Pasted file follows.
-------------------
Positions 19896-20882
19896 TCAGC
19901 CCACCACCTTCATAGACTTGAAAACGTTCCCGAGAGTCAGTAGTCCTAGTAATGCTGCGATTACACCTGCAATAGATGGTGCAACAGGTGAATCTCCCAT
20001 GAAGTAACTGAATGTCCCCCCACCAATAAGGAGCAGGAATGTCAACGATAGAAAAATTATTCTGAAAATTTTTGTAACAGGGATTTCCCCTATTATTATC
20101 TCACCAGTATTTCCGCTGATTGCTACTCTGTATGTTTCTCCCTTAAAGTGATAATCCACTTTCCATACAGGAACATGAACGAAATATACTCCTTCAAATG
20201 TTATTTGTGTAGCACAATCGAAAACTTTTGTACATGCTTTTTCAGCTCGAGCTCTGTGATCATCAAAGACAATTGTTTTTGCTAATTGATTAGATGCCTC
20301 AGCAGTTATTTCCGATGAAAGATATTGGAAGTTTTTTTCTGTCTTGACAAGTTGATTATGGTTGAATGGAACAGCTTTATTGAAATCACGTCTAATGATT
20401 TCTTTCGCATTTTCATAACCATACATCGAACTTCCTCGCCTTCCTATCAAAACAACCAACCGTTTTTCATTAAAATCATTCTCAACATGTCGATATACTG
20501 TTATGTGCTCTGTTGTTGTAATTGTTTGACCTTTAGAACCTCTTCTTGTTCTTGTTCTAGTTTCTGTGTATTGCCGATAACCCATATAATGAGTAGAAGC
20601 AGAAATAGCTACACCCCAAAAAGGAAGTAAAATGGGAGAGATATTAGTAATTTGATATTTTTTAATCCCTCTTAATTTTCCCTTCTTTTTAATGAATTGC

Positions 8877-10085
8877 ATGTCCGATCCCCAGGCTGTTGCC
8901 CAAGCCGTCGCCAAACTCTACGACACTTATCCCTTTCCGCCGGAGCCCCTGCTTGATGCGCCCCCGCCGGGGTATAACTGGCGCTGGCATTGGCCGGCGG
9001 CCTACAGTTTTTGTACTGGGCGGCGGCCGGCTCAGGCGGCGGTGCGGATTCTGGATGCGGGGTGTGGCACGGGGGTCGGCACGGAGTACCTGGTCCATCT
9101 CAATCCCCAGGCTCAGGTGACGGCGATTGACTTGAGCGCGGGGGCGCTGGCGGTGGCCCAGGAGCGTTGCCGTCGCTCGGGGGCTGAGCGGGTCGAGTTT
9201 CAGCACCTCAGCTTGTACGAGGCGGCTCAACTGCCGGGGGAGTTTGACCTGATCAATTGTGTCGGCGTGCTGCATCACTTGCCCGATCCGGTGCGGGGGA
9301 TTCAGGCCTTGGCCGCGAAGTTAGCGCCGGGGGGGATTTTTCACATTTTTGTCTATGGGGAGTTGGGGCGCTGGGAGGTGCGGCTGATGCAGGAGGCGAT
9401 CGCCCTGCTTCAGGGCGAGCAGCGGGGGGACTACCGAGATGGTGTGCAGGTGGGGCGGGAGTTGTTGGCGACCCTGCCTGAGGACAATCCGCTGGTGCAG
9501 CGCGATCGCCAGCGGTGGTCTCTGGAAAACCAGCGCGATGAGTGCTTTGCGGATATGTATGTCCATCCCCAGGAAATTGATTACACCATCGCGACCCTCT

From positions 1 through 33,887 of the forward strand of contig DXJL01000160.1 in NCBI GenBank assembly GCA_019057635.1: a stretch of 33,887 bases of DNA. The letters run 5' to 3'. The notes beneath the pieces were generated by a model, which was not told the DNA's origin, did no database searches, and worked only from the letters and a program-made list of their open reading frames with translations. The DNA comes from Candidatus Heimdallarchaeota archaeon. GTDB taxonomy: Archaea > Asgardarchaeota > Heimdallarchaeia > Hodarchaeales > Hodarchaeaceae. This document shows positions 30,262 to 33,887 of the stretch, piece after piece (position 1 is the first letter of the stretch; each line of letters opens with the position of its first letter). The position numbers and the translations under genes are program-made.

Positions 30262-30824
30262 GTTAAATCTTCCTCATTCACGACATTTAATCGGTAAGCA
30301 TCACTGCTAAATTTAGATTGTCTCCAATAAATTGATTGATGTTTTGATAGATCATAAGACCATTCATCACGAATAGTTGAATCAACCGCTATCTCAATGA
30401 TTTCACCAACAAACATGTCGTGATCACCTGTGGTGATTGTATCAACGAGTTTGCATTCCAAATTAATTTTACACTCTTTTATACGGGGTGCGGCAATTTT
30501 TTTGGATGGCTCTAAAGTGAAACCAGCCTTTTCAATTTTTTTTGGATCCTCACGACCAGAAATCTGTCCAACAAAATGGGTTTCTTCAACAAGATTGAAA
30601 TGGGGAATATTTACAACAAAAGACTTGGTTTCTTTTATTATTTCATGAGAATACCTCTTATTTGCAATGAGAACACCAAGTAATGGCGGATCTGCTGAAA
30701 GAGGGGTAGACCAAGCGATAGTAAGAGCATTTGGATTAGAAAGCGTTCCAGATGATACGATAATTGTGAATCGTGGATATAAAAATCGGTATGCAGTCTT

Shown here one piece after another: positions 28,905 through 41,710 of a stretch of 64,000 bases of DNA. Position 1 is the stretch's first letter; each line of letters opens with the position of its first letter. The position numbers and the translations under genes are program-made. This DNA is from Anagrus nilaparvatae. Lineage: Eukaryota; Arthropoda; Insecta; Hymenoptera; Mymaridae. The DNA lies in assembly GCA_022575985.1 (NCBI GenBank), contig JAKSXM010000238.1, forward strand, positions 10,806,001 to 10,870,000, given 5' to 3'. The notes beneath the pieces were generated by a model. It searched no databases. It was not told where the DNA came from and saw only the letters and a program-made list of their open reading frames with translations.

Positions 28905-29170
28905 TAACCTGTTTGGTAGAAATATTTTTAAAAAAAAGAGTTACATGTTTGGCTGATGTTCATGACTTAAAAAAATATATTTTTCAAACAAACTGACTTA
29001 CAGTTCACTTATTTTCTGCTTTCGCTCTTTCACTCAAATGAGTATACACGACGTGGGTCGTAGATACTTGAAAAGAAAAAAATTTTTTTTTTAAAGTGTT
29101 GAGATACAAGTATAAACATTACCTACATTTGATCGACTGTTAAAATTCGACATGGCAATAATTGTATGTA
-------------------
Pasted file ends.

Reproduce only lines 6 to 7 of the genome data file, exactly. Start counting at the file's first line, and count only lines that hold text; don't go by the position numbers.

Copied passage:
20201 TTATTTGTGTAGCACAATCGAAAACTTTTGTACATGCTTTTTCAGCTCGAGCTCTGTGATCATCAAAGACAATTGTTTTTGCTAATTGATTAGATGCCTC
20301 AGCAGTTATTTCCGATGAAAGATATTGGAAGTTTTTTTCTGTCTTGACAAGTTGATTATGGTTGAATGGAACAGCTTTATTGAAATCACGTCTAATGATT